5 strategies for successful remote leadership

Restoring faith after business crisis

The world of work has changed forever, as social distancing measures have forced employees to work from home for the foreseeable future. Even without the Covid-19 pandemic, remote working has its challenges. But when combined with the anxiety and uncertainty this crisis brings, leaders are faced with the mammoth task of keeping their team members motivated and productive. While productivity apps and digital meetings have a part to play, leaders must focus first and foremost on reducing the ‘virtual distance’ between their remote team members. Here’s how.

  1. Lay the ground rules. For remote working to work, unwritten expectations need to be made explicit. Consider agreeing on a ‘team charter’, which sets out the basics such as which forms of communication to use and when expected response times, roles and responsibilities, sign-off processes and so on. Establishing these ground rules will streamline the way you work, avoid confusion, and allow you to focus on the more nebulous aspects of leading from afar.
  2. Unite with a shared goal. It’s more difficult to feel like part of a team without physical proximity. Uniting the team with a common objective builds what psychologists call ‘shared identity’, which can help to reduce conflict. In these unprecedented times, the goalposts are constantly moving and employees might feel as though their work lacks purpose. Be crystal clear about what you’re aiming for, and ensure that every individual knows how their everyday work contributes to that goal.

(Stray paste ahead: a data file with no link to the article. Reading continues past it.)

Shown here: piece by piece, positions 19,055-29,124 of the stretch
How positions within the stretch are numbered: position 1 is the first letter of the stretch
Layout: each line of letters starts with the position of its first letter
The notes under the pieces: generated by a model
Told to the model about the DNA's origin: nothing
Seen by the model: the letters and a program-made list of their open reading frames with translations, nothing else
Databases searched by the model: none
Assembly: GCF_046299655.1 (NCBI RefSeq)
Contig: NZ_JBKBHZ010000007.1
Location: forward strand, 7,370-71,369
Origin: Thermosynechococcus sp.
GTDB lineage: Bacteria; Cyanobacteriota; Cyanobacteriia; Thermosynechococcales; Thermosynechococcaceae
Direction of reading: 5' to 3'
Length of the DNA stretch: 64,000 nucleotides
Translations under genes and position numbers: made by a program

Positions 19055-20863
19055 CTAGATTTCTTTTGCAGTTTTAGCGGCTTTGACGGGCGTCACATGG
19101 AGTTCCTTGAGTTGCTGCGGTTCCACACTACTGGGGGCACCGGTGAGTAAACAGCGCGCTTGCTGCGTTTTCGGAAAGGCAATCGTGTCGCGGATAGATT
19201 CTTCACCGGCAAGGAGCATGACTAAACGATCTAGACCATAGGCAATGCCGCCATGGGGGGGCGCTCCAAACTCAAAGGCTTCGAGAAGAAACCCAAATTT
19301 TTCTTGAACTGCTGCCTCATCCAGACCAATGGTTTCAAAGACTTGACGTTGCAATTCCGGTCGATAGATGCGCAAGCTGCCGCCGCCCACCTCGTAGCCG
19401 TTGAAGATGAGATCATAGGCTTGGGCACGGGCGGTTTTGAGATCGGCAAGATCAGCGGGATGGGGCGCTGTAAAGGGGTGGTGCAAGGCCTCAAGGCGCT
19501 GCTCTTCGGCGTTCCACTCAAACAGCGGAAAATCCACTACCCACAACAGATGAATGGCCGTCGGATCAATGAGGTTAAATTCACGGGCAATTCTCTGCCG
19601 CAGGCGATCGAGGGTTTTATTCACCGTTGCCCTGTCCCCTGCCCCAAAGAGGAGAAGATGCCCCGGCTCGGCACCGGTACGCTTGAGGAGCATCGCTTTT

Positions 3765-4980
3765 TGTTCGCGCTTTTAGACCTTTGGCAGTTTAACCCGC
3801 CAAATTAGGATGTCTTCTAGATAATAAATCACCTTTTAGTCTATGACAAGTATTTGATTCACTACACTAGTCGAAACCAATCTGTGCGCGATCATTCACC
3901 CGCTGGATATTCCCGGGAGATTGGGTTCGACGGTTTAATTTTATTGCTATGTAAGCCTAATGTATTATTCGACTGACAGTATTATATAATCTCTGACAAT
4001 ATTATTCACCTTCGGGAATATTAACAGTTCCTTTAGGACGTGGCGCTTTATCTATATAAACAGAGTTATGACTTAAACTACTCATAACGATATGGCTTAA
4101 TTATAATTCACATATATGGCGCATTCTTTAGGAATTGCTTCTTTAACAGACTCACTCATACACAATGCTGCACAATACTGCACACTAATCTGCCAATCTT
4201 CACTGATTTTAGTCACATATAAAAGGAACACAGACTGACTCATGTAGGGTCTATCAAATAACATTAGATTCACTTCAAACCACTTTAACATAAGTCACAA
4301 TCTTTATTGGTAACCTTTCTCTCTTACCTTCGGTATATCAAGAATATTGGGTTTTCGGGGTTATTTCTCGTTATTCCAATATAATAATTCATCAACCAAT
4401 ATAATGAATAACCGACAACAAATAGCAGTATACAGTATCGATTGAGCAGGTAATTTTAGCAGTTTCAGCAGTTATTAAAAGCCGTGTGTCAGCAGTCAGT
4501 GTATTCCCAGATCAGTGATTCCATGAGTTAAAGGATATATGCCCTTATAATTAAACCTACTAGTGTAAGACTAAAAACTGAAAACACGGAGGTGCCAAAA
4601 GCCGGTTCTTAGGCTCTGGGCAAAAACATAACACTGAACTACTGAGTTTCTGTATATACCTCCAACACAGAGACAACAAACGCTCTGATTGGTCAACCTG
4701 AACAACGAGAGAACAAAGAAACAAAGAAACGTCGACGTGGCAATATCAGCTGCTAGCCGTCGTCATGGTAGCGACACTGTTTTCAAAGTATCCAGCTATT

3. Encourage ‘swift trust’. When co-workers aren’t visible, it’s easy for mistrust to set in. Don’t let it. High trust encourages new ideas and innovation and means individuals are more likely to go outside their comfort zone; all incredibly useful in the current context. Role model what ‘swift trust’ looks like: be enthusiastic and encouraging in every conversation, assume that others are trustworthy without expecting it to be ‘earned’, and communicate your team’s progress so that everyone’s efforts are visible.
  4. Make it personal. Research shows that teams whose members regularly communicate outside of formal meetings outperform those who don’t. Schedule social video conferences or Zoom meetings, separate to work-related calls, bring some light relief and catch up on how everyone is coping. Feeling that their manager and colleagues care about them personally will help individuals maintain morale and momentum.
  5. Recognize and reward. Keeping spirits high is more important, and more challenging, than ever. Recognition for a job well done is a vital yet often overlooked tool. Don’t forget the power of great feedback: a quick note or call to spell out what they’ve done well helps to reinforce the behavior. In lieu of financial rewards could you send ‘care packages’ to your team members’ homes, or reward them with a take-away voucher to enjoy during a lockdown? Be creative when it comes to rewards: a little gesture goes a long way.
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